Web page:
and Hot Docs are the places that filmmakers really want to premiere at.”

Submarine Entertainment’s Tribeca slate looks particularly
strong this year. Among the films they’ll be selling are Tim Marrinan and
Richard Dewey’s “Burden,” about controversial performance artist Chris Burden,
who had himself shot and electrocuted in the ‘70s; the drone warfare doc “National
Bird” which premiered in Berlin to favorable reviews; Jenny Carchman’s “Enlighten Us: The Rise and Fall of James
Arthur Ray,” a portrait of cult leader James Ray; and Daniel
Gordon’s “Don’t Look Down,” which
follows entrepreneur Sir Richard Branson’s attempt to sail a hot air balloon
across the Atlantic and Pacific. 

Other high-profile nonfiction Tribeca world premieres on
buyer’s watch-lists include nuclear meltdown doc “Command and Control,” directed by Robert Kenner
(“Merchants of Doubt”); Ferne Pearlstein’s comics-studded “The Last Laugh,” about humor and the Holocaust; and “I’ll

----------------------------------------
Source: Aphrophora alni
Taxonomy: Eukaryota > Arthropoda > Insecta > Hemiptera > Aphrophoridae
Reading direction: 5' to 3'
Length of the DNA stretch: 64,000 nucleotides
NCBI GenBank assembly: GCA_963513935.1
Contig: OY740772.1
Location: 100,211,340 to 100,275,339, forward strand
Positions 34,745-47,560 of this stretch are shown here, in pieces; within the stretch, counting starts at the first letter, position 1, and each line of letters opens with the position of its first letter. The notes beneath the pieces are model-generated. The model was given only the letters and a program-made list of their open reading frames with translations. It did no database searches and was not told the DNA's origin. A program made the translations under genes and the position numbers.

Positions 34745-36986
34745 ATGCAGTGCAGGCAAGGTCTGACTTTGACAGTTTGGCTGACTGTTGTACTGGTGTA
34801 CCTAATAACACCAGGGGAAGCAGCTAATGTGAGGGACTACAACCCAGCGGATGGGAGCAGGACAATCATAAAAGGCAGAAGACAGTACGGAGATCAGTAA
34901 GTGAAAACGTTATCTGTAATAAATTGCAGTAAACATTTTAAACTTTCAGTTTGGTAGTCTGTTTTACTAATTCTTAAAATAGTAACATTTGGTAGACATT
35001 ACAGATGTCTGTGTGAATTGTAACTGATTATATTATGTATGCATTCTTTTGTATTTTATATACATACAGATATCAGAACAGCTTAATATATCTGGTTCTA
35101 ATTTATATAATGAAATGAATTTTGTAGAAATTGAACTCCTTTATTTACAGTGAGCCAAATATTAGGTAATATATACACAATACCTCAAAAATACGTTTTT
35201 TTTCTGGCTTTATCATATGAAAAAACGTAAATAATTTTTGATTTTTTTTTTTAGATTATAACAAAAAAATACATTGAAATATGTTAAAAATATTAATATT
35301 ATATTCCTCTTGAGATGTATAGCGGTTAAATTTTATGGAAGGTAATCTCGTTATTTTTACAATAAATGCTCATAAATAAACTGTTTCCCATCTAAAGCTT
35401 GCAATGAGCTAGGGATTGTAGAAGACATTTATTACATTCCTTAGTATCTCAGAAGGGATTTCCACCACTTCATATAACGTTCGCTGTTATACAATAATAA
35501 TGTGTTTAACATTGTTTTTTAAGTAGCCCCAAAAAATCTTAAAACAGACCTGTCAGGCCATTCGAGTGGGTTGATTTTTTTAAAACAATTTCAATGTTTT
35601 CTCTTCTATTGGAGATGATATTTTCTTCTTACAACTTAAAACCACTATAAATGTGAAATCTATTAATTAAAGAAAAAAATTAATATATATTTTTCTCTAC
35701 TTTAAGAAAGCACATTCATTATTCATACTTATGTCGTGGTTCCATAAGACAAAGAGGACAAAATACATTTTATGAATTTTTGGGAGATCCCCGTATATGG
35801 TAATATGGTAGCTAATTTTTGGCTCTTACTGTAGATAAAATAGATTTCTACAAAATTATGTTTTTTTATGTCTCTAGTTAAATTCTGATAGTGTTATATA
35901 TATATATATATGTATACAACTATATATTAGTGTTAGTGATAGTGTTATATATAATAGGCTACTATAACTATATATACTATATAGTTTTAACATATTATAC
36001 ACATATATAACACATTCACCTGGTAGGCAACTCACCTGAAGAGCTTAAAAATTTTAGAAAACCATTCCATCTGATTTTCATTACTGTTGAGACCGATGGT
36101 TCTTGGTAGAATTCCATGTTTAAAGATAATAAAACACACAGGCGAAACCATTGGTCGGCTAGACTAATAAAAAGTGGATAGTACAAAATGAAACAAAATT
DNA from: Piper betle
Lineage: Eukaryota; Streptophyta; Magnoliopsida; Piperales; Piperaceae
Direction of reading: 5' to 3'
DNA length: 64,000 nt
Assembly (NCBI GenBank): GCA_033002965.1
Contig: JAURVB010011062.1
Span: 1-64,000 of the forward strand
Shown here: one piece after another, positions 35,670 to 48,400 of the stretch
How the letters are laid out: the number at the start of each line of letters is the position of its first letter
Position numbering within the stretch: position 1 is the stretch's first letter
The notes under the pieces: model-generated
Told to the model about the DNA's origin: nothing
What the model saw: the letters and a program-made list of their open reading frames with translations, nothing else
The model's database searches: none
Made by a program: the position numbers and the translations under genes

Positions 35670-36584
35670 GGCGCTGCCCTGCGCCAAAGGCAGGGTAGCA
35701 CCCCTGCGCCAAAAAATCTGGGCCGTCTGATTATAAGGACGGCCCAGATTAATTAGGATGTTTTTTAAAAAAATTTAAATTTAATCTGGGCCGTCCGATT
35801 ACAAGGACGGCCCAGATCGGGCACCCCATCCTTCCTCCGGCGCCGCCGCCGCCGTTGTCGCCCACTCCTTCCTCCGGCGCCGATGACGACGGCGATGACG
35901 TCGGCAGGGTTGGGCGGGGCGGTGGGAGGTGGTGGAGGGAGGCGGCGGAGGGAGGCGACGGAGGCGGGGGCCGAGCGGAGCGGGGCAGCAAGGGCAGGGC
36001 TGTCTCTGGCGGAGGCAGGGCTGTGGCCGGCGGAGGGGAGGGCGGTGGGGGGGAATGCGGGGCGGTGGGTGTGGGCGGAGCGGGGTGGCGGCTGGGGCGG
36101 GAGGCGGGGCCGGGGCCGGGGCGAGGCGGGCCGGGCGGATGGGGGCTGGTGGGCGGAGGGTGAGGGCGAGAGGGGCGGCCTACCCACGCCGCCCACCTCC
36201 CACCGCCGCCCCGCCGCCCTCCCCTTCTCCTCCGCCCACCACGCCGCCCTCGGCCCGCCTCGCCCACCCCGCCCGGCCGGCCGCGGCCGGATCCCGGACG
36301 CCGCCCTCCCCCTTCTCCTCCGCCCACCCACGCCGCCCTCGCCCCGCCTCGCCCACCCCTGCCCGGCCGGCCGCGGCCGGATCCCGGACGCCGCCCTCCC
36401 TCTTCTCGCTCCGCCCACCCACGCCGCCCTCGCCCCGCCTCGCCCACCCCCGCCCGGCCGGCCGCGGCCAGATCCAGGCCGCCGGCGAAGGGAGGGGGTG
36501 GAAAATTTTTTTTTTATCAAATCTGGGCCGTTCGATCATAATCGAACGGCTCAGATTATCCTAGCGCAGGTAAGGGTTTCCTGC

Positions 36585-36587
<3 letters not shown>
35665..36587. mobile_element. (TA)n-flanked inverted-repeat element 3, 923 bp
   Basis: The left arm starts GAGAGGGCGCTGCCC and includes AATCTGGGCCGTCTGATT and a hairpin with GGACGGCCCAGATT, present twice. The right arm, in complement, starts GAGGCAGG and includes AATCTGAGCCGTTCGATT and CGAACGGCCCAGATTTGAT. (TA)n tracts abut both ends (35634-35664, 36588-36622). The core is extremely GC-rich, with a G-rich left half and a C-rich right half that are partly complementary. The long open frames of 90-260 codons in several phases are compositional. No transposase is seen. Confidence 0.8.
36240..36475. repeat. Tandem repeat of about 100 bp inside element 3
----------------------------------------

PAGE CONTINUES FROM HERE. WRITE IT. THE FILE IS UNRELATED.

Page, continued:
Sleep When I’m Dead,” a look at DJ Steve Aoki.

Will there be headline-grabbing purchases at this year’s post-Sundance
festivals? Some strong docs came out of the fests last year, including SXSW
winner “Peace Officer,” and Tribeca entries such as “Peggy Guggenheim: Art
Addict,” “The Birth of Saké,” “Democrats,” “In Transit,” “Thank You for
Playing,” “(T)ERROR,” “Uncertain,” “Tom
Swift and His Electric Rifle” (renamed “Killing Them Safely” after an IFC
pickup), “Very Semi-Serious” (acquired by HBO) and “Crocodile Gennadiy” (acquired and renamed “Almost Holy” by The Orchard), among others. Many of
these films are only now beginning to be released — both “Thank You for Playing” and “The Birth of Saké” open theatrically on the same day this month, March 18 — but
deals have been modest.

READ MORE: New York-Centric Doc ‘The First Monday in May’ to Open 2016 Tribeca Film Festival

According to The Film Sales Company’s Herwitz, the
critically acclaimed “The Birth of Saké” received the kinds of offers that
would have put a financial burden on the filmmakers if they pursued a
theatrical release. “The all-rights offers were so small that it was clear that
the filmmakers would be better off financially to parcel out the rights,” he
explained.

Not exactly the most heartening words to hear as filmmakers
enter the festival circuit. But it’s the complicated reality of the post-Sundance
landscape.